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Why are we so concerned about immigration?

Mark Easton | 14:00 UK time, Thursday, 3 February 2011

An international survey of eight European and North American countries finds that the British are easily the most hostile on the question of immigration and immigrants - even though five of the nations polled have a greater proportion of foreigners in their population.

According to the research commissioned by US and European think-tanks, people in the UK are much more likely to say there are "too many" immigrants than comparable nations. In Britain the figure is 59% compared to 27% in Germany and the Netherlands - both countries with a higher level of foreign-born residents.

British respondents to the survey by Transatlantic Trends [976KB PDF] are the most likely to say that immigrants, both legal and illegal, are a burden on social services. Two-thirds of Britons see immigration as "more of a problem than an opportunity" compared to around 50% in the US and mainland Europe.

Around a quarter of Brits don't think any migrant should be allowed to access the NHS (25%) or state schools (22%), even if they are here legally. In other European countries with significant immigrant populations, the figure ranges from 1% to 5%.

Chart showing access to state-sponsored health care
hart showing access to public schools

While eight out of 10 Brits don't think anyone here illegally should have access to state schools or healthcare, the rest of Europe appears far more generous. Most people surveyed on the Continent, around 60%, think those resident illegally should still get free health treatment and around half say they should be able to receive state education.

The international survey polled a minimum of 1,000 people in each of the eight countries. Among the organisations which funded the research are the German Marshall Fund of the United States and the Barrow Cadbury Trust in the UK.

The results suggest the British are more likely than anyone else to say that immigrants take jobs from native-born workers - 58% of us agree with that compared to an average of just 35% in the rest of Europe. Similarly, 52% of Britons believe that immigrants push down wages compared to an average of 44% among other European nations.

Our relative antipathy towards migrants is surprising given that British respondents are the most likely in Europe to say that immigrants are hard workers (77%). We are also more likely than the average European to believe that immigrants help to plug labour market gaps, with nearly three quarters supporting the idea that government should allow more foreign doctors and nurses into the UK and just over half of us saying more foreign care workers should be invited here to help look after the elderly.

The British are generally more likely than other Europeans to say that second-generation immigrants are integrating well and the most likely to complain that both legal and illegal immigrants are exploited in the workplace.

There is optimism, tolerance, even sympathy in these findings which seem at odds with the negativity and hostility exhibited elsewhere in the survey.

Part of the problem, perhaps, is that our national debate about immigration encourages us to think the level is much higher than it really is. Asked to estimate the proportion of foreign-born people living in the UK, the average guess is 29.4%. The true figure according to OECD data is 10.8%, lower than Germany, Spain, the Netherlands, Canada and the USA. When informed of that, the proportion of British respondents thinking it was "too many" fell from 59% to 46% - although this is still much higher than France (16%) or Germany (20%). The average of EU nations polled is 29%.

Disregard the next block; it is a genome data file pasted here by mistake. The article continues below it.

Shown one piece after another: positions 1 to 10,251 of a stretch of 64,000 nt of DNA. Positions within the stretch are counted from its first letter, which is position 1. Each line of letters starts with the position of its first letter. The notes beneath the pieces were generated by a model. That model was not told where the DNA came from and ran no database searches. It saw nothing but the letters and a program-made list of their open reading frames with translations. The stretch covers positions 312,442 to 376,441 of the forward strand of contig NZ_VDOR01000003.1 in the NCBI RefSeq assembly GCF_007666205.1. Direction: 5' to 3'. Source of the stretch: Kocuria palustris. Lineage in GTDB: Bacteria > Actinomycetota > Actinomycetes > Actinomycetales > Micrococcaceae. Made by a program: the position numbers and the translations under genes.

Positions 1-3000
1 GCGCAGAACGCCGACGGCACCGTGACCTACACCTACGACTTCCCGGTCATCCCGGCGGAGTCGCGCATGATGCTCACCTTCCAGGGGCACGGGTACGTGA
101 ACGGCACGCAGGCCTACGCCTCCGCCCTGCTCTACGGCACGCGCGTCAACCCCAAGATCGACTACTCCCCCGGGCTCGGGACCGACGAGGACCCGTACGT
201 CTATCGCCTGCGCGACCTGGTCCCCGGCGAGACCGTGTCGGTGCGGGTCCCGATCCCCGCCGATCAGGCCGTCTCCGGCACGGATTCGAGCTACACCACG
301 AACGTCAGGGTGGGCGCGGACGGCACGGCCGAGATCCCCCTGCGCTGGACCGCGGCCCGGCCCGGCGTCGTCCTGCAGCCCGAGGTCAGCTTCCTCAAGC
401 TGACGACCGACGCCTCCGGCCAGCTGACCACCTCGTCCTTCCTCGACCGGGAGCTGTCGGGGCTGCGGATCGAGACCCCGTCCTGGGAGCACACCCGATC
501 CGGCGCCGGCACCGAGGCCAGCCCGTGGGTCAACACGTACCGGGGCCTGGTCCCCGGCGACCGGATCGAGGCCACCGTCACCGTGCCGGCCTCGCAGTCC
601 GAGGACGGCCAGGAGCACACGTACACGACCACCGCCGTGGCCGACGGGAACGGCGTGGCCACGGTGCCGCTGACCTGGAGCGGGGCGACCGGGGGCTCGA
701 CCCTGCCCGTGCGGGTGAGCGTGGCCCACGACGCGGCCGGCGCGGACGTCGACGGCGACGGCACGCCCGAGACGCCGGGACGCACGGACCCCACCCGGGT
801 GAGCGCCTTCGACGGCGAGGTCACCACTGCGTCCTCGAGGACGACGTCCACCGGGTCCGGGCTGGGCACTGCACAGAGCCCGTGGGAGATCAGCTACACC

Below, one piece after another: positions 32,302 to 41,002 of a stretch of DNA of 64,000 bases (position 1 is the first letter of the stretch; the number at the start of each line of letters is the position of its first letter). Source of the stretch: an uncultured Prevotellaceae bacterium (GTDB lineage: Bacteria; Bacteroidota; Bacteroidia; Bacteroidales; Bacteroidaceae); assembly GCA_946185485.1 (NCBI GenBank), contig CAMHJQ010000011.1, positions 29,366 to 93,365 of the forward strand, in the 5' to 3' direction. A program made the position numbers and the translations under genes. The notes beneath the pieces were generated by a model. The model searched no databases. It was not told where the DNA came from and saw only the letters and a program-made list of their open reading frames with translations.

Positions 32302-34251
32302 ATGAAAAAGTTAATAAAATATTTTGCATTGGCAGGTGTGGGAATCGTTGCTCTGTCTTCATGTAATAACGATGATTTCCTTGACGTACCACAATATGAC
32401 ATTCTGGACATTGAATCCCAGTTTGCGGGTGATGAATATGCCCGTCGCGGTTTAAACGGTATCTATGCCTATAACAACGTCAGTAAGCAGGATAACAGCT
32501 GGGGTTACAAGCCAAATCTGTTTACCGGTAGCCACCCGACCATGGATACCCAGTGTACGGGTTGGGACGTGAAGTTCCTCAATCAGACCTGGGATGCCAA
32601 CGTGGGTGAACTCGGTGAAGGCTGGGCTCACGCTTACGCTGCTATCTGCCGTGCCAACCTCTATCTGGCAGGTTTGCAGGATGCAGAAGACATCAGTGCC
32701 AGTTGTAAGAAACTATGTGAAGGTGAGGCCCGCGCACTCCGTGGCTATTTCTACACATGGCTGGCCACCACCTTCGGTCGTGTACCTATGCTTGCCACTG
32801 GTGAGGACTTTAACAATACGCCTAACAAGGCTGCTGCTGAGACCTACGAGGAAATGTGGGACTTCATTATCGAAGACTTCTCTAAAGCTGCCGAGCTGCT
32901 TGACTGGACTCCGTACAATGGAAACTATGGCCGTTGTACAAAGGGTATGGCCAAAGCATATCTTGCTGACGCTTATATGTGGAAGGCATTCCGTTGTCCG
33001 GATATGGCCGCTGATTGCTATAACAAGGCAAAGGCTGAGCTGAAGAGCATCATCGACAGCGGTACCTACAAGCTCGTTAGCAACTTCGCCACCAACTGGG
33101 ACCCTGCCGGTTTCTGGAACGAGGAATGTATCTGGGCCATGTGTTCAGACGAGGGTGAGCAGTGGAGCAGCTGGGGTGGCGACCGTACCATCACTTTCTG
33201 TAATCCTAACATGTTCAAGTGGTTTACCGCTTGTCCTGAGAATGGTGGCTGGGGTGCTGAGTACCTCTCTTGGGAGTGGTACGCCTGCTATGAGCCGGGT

Chart showing knowledge of immigrant population changes perception

It may be a consequence of our island-nation status: that moat around our borders encourages greater introspection. It may be a consequence of Empire: the sudden arrival of large numbers of "coloured Colonials", as they were described, in the post-war decades coincided with rapid and unsettling social change. It may be a consequence of a public and political debate about immigration which has often appeared duplicitous and dishonest.

This survey doesn't reveal a bigoted nation but rather a confused one. For 100 years, we have conducted our conversation about immigration in terms of "illegals", "bogus asylum-seekers" and "welfare scroungers" out to steal "British jobs from British workers". Since the Edict of Expulsion in 1290 which saw England's entire Jewish population deported, public debate about foreigners has always been more hysterical than objective.

And yet we are also, I think, a tolerant and broad-minded country in the main. Over centuries, we have experienced wave after wave of migrants and seen how the new arrivals have added something to our cultural tapestry. If we look back far enough, all of us will find elements of migrant stock.

None of the other countries surveyed gets close to the 23% of Britons who regard immigration as the most important issue facing the country today. The average is 10% among European nations, 9% in the US, 5% in Canada.

Why? Not because British race relations, public services or economic prospects are under any greater stress from foreign arrivals than other countries polled. Nor can it be simply population density - the Netherlands has many more people in each square mile than the UK. Rather I suspect it is because, for centuries, when we have heard the word "immigrant" we have tended to find ourselves thinking "threat".

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